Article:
The studios did see the potential in this series, and actually ordered 13 episodes, but they wanted to cut the ending that explains Questor’s existence and remove the human companion, Jerry Robinson. These changes would have altered the whole purpose of the series and Roddenberry abandoned the series due to the conflicts with the studio. According to Gene, he did not want an android version of The Fugitive TV series. Roddenberry did get to see a similar character brought to life as the character of Data, played by Brent Spiner in Star Trek: The Next Generation, is based on Questor. In 2003, Herbert J. Wright, a longtime friend of Roddenberry, who was originally going to be a writer on 1977 show, secured the rights to the series and begin writing a remake, with the Roddenberry families blessing, unfortunately, Wright passed away in 2005 before getting the series off the ground.
Spectre (1977): William Sebastian (Robert Culp) a world-renowned criminologist and his estranged colleague, Dr. Amos “Ham” Hamilton (Gig Young) reunite after years of being apart to solve a mystery involving the demon, Asmodeus. After they parted ways, Sebastian began investigating matters involving the Occult, and in doing so became the victim of a voodoo doll curse which could kill him if not careful. His newest case involves the Cyon family consisting of three siblings, the oldest, Sir Geoffrey Cyon (James Villers) is suspected of having been replaced by the demon Asmodeus by his sister Anitra (Ann Bell). The youngest brother, Mitri (John Hurt) seems caught in the middle. The plot follows the pair of sleuths attempting to figure out who is the demon and who is his human priest who has been given the ability to turn into a half man / half tiger. Can Sebastian contain the demon before he succumbs to the hole in his heart? Watch and find out.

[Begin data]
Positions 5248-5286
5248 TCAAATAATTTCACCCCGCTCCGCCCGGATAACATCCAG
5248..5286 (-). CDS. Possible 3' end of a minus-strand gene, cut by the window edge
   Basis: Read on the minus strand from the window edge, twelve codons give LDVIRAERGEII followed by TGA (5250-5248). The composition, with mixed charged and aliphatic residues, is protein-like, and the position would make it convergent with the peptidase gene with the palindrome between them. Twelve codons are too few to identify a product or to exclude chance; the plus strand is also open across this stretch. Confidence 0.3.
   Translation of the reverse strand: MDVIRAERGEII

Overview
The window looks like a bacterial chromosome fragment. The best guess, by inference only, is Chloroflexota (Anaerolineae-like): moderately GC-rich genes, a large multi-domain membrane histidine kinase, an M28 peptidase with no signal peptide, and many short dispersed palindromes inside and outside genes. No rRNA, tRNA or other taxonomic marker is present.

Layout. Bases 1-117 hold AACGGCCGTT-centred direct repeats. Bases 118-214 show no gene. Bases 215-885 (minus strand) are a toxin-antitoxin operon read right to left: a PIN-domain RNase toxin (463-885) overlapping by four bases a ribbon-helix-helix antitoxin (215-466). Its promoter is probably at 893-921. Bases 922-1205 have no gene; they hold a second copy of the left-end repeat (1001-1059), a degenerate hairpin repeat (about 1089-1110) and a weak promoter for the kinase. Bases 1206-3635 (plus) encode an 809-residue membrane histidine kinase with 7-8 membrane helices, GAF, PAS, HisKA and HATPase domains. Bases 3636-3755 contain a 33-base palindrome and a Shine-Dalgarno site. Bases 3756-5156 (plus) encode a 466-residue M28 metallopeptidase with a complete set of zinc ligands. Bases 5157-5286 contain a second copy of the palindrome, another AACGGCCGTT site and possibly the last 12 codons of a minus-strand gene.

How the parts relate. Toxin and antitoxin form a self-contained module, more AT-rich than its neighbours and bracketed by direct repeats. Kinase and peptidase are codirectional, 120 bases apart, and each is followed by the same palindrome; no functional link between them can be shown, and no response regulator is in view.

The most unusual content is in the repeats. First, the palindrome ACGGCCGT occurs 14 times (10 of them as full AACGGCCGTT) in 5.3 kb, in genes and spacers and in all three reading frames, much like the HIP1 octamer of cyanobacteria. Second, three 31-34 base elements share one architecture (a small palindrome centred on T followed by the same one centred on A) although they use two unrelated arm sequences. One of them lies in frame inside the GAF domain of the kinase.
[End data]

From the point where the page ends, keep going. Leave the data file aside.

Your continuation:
This is just a fun show with some great chemistry between the two leads which is purposefully reminiscent of Sherlock Holmes and Dr. Watson. The production value is a bit on the low side, but that is par for the course for 1970s science fiction television. When the pilot was not picked up for a series, an extended version of the show was released in the UK as a theatrical film with some additional footage that included nudity in the final climax. The version currently in syndication is an edited version of the UK movie which retains some of the additional scenes but removes the nudity.
Both pilots had some great moments and could have been wonderful television shows. One of the common themes in most of Roddenberry’s works is finding a better way to be human. In Questor, he is an outsider looking in, and although he sees the tremendous bad that humanity harbors, he also saw its potential and beauty. In Spectre, the search for the cause of man’s evil is what leads Sebastian into studying the occult, after years of studying criminals who acted without true motive or cause, he believed there had to be an outside force compelling humans to do true evil. Gene’s eternal optimism that humanity can evolve into something better than our current state is one of the reasons I love his shows.